Anyway, to date I have obtained ASA certificates from four ASA schools. The training with you on the Swellbound has been by far the most useful, practical and enjoyable.
One day of glassy sea doldrums and san diego style beater down sun.
One incident of a dragging anchor while seeking shelter from a storm in small crowded anchorage...and once in place leaving no room for 360° pivot except to rocks....decided to head back out into the storm for 2 hours to get to better anchorage. Worked out great.
Heres a gallery of photos i took from the gig:
and also my weblog that I update from time to time just to keep fam and friends updated. http://www.nevadasurveyor.com/weblog
for your tutorage Mike...best thing I have done in a long while.
Hey there Nick!
Well, we promised to send pictures so here are some...from our most recent trip, which was to BVI:
BVI was great, 9 or 10 days around tortola. wonderful.
As for our Mexico trip at christmas time, that was fun too. We were able to moore to a ball in the yelapa bay and enjoy both beach fun and boat adventures for 4 or 5 days. This was my most challenging adventure sailing as I was really the only experienced sailor --------aside from Munce, of course :)-------and we visited some very rocky shallow islands 20 miles out, as well as some whales that....which deserves a short story....imagine that you are cruising at hull speed in 20-25 knots of wind, both sails all reefed in nicely, all four people on board are enjoying beers, hooting, and taking in the view, autohelm is engaged so nobody is in the cockpit (or at least nobody is at the wheel) or paying much attention to that, we're 20 miles off shore----and a mature 50 foot humpback whale, probably 60 tons, rose vertically completely out of the water airborn, slowly crashing back down into the water.........about 400 feet ahead directly in our path!!!..........we have no pictures because we were all basically awestruck and couldn't move for a couple of moments, until munce turned to me and offered "I think we are close enough" at which time I agreed and swiftly diverted.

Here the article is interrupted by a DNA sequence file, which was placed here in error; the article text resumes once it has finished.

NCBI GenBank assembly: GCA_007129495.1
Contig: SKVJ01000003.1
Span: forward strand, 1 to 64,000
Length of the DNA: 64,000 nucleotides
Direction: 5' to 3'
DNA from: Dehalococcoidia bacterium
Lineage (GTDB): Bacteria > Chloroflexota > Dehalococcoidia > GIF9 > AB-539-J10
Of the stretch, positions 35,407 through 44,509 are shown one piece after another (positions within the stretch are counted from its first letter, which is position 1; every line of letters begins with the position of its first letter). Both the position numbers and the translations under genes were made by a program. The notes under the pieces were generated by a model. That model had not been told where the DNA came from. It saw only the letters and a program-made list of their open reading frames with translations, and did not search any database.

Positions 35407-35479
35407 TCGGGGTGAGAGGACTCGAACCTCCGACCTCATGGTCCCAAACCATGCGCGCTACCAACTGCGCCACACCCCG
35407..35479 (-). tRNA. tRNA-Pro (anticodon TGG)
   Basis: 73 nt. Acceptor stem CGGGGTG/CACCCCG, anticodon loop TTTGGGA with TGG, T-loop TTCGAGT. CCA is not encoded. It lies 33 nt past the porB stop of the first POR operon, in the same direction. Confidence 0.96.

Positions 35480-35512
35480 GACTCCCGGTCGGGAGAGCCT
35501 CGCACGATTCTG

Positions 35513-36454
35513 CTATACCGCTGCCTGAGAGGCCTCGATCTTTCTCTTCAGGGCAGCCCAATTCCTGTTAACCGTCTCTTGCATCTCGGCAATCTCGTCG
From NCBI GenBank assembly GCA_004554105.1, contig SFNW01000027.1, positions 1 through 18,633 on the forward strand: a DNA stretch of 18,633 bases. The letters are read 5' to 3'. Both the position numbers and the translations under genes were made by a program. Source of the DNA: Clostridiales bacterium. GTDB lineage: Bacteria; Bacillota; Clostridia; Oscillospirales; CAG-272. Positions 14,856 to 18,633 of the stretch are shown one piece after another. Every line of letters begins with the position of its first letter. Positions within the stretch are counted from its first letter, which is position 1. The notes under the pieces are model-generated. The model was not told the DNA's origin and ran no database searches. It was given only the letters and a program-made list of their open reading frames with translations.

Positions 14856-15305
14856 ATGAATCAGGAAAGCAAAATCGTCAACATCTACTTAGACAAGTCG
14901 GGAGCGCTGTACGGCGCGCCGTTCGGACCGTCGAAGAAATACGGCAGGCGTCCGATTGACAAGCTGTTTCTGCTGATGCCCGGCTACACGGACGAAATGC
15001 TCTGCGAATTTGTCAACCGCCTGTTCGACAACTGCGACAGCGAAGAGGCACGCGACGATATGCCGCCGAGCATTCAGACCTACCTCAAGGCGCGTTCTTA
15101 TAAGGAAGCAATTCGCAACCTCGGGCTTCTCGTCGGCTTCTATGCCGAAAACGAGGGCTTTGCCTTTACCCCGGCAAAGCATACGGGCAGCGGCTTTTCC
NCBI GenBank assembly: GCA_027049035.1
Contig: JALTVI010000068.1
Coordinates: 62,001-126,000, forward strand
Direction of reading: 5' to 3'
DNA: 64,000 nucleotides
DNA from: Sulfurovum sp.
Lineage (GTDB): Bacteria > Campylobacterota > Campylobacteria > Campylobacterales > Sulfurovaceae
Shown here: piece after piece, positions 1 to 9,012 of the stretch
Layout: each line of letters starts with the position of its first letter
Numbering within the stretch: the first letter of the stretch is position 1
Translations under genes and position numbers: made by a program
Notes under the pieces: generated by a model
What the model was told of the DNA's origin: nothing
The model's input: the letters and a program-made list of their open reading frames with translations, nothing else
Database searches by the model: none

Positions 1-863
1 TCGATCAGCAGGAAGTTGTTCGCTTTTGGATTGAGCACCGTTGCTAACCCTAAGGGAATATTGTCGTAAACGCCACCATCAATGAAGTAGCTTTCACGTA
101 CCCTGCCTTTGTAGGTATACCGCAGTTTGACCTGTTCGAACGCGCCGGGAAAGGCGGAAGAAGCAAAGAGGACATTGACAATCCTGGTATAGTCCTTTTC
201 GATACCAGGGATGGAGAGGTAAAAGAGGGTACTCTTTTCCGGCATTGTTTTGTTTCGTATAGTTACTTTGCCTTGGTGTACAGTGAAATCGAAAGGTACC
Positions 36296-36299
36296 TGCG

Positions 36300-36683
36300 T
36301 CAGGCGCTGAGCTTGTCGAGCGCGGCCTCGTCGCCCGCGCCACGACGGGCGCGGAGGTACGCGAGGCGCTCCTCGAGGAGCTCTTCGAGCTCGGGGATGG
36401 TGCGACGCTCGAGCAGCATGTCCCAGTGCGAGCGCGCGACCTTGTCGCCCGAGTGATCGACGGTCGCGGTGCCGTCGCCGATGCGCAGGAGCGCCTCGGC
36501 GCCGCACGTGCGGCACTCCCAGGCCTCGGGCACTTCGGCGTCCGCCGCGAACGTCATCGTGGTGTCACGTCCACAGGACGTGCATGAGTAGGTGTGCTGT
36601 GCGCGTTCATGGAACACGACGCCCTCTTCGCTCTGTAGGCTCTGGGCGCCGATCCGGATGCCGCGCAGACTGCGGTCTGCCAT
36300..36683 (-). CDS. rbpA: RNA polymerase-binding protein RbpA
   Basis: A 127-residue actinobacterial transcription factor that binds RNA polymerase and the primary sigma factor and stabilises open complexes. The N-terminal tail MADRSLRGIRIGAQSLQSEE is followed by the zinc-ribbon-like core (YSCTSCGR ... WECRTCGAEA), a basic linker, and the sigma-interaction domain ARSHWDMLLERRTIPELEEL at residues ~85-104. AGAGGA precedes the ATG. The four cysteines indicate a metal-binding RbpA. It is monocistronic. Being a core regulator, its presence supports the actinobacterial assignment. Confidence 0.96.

All is well here in minnesota. I did finally buy a boat---it's a brand new catalina 350. I have your rust/corrosion prevention spray for the bilge. it is for the bilge, right? let me know...
Well, munce says hi, and we're signing off!
Mike and Nick,
Bill and Lisa Nance (Las Vegas)
Please make sure
that you take Jaquie out for a cocktail or two.
I hope that at some point we may meet out on the open ocean or on an Island that at the very least we can buy you dinner.
The staff at Horizon were really great, helpful and courteous. The checkout was nothing more than a walk through the boat.
We left Nanny Cay at about 11:30 Sunday, E wind - 20 knot blowing,